• While optimizing existing programs, we strategically added selected new programs in areas of high demand and opportunity. For example, we have added three undergraduate programs since 2010: Biomedical Engineering, which now has 194 majors; Neuroscience and Cognitive Science, which has 389 majors (about 60% of which are Honors College students); and the Bachelor of General Studies, which has 731 majors.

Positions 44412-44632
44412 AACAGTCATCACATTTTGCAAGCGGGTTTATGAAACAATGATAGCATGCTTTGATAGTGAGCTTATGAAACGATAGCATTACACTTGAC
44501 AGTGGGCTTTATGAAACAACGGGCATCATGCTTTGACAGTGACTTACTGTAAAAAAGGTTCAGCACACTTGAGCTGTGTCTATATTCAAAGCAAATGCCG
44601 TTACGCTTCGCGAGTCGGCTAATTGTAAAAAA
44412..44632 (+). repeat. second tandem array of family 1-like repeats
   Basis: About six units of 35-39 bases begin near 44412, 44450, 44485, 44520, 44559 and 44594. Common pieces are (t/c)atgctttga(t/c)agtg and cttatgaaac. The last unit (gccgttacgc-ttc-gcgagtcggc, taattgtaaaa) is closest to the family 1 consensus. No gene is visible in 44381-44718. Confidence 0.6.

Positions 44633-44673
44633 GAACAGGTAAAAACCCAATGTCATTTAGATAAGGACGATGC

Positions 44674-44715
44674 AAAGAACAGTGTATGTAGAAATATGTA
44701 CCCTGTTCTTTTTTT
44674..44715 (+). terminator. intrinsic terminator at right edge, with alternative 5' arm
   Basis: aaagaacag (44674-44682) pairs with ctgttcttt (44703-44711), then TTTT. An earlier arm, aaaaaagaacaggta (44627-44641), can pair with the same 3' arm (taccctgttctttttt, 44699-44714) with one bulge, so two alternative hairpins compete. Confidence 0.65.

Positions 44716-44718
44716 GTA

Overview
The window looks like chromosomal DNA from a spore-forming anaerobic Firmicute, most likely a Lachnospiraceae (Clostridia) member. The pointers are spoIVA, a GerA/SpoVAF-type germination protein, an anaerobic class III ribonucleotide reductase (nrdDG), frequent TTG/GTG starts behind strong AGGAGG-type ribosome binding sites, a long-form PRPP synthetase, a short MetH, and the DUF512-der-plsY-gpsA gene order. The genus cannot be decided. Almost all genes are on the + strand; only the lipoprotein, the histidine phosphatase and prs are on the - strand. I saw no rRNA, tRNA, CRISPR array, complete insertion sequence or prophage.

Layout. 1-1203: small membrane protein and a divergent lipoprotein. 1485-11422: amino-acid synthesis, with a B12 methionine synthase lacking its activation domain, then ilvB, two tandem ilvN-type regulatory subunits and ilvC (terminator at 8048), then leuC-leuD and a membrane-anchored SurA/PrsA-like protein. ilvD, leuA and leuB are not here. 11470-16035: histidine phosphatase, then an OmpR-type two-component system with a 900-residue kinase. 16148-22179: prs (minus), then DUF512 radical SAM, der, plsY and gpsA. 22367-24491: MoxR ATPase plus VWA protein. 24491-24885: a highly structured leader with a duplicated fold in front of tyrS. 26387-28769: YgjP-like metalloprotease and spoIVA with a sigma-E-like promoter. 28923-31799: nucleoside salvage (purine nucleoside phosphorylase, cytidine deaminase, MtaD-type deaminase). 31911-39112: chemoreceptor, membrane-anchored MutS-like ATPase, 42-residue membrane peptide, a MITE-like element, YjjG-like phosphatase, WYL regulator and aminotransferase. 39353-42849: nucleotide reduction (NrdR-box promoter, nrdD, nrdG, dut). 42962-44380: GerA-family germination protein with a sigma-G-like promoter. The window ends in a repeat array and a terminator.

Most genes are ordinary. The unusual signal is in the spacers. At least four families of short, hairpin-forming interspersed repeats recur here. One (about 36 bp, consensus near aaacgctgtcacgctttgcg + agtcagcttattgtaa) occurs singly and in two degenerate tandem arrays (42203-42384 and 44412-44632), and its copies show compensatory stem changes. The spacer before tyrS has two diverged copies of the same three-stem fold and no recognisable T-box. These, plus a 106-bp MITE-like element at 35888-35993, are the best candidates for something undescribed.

• With our request for program fees and differential tuition, we have looked carefully at how to design programs that better prepare students for the current and future workforce. Some degree programs are significantly more expensive to deliver, as demonstrated in the Delta Cost Study on degree types. For example, our request for a program fee for the BA in Law takes into account that a number of required courses will be taught by faculty in the College of Law and these students will need special law services and support that undergraduates do not normally need. Furthermore, requests for program fees and differential tuition always include additional student services, internships, career advising, or major-specific support that goes beyond what tuition dollars can fund. In addition, student consultation is always included for new or increased fees for existing programs; students provide input on the extra services they expect from the fee.